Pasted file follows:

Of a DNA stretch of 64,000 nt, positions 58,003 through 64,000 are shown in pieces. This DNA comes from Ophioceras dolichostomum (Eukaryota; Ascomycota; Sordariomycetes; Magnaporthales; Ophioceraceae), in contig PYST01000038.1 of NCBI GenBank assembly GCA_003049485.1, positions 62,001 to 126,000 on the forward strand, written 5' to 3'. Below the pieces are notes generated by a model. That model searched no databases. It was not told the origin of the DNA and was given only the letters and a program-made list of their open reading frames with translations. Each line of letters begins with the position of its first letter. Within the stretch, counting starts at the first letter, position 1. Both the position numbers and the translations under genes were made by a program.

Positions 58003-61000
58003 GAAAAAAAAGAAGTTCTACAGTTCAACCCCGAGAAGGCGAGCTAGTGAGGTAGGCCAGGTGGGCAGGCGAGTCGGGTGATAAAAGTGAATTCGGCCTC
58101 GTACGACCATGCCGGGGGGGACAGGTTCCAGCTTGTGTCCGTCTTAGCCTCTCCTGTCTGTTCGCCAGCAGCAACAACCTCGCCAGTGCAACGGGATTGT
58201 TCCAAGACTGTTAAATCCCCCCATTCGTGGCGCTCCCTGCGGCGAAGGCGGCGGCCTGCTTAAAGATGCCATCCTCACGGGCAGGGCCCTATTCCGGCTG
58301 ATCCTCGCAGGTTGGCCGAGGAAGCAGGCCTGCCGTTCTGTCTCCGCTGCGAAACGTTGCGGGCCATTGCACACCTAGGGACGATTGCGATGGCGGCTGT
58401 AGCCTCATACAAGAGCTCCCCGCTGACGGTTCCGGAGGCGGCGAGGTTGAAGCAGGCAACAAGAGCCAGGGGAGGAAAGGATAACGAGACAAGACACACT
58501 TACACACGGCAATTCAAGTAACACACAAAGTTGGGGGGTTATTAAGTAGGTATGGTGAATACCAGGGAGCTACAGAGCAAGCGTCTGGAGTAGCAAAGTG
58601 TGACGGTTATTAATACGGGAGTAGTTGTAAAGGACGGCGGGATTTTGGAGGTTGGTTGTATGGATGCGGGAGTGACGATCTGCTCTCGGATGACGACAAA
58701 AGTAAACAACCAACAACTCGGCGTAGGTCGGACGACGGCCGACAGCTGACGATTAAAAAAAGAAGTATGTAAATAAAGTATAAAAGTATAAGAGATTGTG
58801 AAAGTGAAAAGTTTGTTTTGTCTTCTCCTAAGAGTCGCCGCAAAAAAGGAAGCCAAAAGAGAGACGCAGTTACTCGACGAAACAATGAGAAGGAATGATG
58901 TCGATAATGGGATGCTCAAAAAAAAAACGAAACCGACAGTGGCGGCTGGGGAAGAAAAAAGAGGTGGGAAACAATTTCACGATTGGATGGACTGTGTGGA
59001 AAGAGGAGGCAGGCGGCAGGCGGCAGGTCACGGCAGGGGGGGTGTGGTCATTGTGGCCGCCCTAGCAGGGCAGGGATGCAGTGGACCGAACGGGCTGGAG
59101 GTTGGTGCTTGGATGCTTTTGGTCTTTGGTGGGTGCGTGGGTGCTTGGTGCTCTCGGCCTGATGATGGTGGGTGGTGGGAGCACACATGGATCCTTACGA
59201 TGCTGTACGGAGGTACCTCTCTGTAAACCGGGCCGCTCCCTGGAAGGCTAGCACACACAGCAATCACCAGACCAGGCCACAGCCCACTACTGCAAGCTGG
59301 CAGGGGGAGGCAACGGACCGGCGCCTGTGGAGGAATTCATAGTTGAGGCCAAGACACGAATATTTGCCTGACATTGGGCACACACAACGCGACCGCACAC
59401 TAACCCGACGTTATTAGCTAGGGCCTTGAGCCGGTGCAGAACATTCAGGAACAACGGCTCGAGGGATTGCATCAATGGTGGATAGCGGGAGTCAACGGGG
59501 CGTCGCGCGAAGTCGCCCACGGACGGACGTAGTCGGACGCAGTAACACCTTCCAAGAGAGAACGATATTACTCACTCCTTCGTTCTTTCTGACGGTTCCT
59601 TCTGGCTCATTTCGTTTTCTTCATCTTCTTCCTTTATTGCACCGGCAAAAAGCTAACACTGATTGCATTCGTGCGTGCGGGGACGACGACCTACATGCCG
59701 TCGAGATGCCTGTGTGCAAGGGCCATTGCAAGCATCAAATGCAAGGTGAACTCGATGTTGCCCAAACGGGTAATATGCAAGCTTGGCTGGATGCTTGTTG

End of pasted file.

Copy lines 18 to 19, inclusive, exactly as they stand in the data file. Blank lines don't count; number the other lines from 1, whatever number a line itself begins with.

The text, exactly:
59501 CGTCGCGCGAAGTCGCCCACGGACGGACGTAGTCGGACGCAGTAACACCTTCCAAGAGAGAACGATATTACTCACTCCTTCGTTCTTTCTGACGGTTCCT
59601 TCTGGCTCATTTCGTTTTCTTCATCTTCTTCCTTTATTGCACCGGCAAAAAGCTAACACTGATTGCATTCGTGCGTGCGGGGACGACGACCTACATGCCG